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The Bellwether

As U.S. Rep. Chet Edwards, D-Waco, goes, so go the Democrats? In a hyper-partisan year, with control of the U.S. House up for grabs, all eyes are on Congressional District 17, the most Republican district in America held by a Democrat. Pundits think Edwards may finally get beat: Were he to survive, a D.C. analyst says, it would be "one of the greatest Houdini acts ever seen in Texas politics." But the 10-term incumbent has seen awful political environments before. “The Washington Generals have a better record against Harlem Globetrotters than the [National Republican Congressional Committee] does in predicting my defeat," he says.

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On a Friday afternoon in late August, a handful of seniors — helmet-haired ladies and gentlemen with the upright bearing of former soldiers — gather in a small room at a Holiday Inn along Highway 79 in the Central Texas town of Hearne.

Standing before them, U.S. Rep Chet Edwards, D-Waco, glides into his speech. “Let me share with you a story,” he says on the last day of his “Vets for Chet” tour. He talks about the father who lost five sons in World War II, the marine who lost his life disabling an IED in Iraq, the man who was on the USS Tennessee during Pearl Harbor.

He’s in Robertson County, his 11th in five days. Hearne, his second-to-last stop, is the 17th town he’s visited. The stories are the standard fare of the stump; Edwards has repeated them many times in 20 years in the U.S. House. But as he rolls through his speech — now it’s the young widows at Fort Hood clutching babies their fathers will never see — it quickly becomes clear that the Waco Democrat who says he “relishes” tough campaigns is in his element. He’s spent August campaigning day and night, six days a week, traversing his Central Texas district that stretches across Waco from Burleson to Bryan-College Station.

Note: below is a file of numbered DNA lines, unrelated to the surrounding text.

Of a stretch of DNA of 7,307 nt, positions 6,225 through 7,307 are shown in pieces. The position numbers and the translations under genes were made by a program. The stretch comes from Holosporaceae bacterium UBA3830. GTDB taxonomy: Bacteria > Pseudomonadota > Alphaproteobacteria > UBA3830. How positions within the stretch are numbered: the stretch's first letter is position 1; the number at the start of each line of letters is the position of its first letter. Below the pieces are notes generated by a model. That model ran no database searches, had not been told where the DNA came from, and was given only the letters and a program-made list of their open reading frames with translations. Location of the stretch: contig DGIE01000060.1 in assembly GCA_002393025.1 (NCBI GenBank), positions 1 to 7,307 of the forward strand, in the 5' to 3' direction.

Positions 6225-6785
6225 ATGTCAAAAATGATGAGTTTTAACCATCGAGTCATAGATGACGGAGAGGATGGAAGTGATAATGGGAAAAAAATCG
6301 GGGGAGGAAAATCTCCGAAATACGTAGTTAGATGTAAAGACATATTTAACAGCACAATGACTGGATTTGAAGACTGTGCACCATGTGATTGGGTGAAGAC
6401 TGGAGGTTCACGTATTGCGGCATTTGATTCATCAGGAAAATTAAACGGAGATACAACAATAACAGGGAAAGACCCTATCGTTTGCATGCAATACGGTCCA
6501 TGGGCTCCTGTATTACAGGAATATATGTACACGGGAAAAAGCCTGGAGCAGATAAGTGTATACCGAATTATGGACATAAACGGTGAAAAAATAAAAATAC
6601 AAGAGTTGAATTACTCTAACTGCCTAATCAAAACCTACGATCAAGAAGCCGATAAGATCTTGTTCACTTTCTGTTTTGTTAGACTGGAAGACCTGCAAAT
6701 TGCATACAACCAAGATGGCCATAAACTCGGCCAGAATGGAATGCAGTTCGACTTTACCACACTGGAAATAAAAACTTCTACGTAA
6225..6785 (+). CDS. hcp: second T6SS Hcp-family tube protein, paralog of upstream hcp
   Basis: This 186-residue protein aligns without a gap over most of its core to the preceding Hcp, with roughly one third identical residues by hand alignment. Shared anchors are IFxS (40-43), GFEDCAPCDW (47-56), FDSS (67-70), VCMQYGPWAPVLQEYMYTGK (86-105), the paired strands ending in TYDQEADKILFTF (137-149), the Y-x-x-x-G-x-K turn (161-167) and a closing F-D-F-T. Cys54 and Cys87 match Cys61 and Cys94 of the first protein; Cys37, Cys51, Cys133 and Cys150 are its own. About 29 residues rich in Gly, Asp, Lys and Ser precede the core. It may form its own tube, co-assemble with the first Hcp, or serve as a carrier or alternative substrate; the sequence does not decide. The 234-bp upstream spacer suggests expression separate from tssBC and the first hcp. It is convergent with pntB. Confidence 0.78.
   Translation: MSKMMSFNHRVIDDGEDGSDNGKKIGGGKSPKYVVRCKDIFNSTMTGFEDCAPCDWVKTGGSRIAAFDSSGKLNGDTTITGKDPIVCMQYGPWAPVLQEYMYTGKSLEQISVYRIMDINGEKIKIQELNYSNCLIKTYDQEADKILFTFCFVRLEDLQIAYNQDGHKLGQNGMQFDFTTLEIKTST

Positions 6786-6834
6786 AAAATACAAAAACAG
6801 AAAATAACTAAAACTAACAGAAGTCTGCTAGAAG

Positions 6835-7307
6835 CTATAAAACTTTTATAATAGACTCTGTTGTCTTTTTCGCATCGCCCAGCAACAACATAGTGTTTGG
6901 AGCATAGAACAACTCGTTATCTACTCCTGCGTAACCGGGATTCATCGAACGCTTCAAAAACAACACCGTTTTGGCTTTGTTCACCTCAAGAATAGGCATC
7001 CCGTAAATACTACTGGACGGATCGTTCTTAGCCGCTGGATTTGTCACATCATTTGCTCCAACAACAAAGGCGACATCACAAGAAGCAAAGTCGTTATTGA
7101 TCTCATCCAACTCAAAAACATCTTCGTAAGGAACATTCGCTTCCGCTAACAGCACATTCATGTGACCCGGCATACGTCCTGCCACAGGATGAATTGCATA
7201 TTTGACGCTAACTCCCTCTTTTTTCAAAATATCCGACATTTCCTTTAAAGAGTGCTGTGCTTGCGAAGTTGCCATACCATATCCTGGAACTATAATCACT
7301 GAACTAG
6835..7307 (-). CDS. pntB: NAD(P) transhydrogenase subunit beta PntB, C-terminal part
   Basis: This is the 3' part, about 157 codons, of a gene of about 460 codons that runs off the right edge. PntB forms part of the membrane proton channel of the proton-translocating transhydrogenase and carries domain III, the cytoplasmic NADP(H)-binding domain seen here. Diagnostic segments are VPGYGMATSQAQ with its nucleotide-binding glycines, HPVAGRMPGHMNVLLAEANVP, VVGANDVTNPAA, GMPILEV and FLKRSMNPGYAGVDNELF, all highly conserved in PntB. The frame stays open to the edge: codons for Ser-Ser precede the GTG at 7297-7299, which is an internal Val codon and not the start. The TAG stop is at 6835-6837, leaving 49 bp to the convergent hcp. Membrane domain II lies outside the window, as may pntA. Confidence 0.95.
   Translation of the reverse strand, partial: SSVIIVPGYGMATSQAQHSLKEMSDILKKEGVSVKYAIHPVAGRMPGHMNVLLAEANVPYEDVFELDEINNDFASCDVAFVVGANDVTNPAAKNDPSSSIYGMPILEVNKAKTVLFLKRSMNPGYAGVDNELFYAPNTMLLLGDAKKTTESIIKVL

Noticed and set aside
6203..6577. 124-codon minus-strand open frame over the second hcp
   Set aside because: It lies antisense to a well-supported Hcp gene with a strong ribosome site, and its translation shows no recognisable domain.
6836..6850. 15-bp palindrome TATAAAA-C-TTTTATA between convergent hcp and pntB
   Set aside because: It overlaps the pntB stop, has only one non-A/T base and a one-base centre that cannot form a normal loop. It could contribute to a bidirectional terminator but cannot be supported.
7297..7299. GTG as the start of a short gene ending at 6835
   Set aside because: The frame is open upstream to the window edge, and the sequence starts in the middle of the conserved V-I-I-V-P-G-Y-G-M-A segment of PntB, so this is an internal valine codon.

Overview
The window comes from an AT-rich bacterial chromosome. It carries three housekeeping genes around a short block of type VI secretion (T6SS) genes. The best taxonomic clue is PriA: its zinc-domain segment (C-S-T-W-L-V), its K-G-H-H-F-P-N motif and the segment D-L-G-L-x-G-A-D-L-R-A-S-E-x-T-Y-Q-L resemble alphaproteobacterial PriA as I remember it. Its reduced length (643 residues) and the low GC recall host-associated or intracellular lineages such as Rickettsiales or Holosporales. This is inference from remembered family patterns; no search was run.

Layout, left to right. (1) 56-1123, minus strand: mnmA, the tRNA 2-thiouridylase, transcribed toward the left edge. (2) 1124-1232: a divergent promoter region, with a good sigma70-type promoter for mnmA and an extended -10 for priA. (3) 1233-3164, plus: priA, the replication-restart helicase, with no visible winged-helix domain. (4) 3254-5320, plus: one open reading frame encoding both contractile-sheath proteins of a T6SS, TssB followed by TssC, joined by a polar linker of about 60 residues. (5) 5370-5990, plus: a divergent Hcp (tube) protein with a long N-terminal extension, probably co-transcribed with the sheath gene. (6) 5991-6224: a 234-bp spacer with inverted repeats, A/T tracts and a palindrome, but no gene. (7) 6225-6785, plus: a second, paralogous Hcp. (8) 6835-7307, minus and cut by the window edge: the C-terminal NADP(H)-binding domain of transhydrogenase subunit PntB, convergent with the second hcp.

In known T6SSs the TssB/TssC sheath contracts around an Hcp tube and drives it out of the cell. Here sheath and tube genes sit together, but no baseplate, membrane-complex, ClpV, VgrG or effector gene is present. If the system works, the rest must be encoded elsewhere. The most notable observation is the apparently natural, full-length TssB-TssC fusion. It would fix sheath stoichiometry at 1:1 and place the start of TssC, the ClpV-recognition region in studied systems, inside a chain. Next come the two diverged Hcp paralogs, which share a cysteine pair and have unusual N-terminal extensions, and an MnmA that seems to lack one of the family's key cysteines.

He’d better be: He’s got just two months left to save his seat from the clutches of Republican challenger Bill Flores in what has become a national battleground for the GOP. Republicans are licking their chops at the prospect of finally ousting Edwards from a seat in a district he’s represented since 1990, a district that — as the most Republican in America held by a Democrat — they believe is rightfully theirs. In this hyper-partisan year, they may finally succeed in taking it.  

Flores, a retired oil-and-gas executive from Bryan, has deep pockets and the backing of the National Republican Congressional Committee, which is counting on his victory as part of its effort to reclaim the majority in the U.S. House; according to campaign finance reports, it has already sunk at least $16,000 into the race. Edwards’ seat is among the 57 the GOP must gain nationally, and it’s one of 40 that the Washington, D.C.-based Cook Political Report rates as a “toss-up.”

As Flores' campaign emphasizes, he is a businessman, with those real-world, job-creating credentials the GOP is throwing as red meat to an electorate in economic straits. What’s more, he has party momentum on his side. A recent Gallup poll shows the advantages Republicans enjoy heading into the midterm elections have hit historic highs; meanwhile, Barack Obama faces some of the lowest job approval ratings of his administration. The atmospherics are such that David Wasserman, Cook’s House analyst, says that it would be “one of the greatest Houdini acts ever seen in Texas politics” for Edwards to escape this year with his seat.

Edwards has a ready quip for his supposed underdog status: “The Washington Generals have a better record against Harlem Globetrotters than the NRCC does in predicting my defeat. At least the Generals have won one game.” He refers to the past 10 election cycles, where each time, he says, the Republicans have deployed campaign money and manpower attempting — unsuccessfully — to bring him down.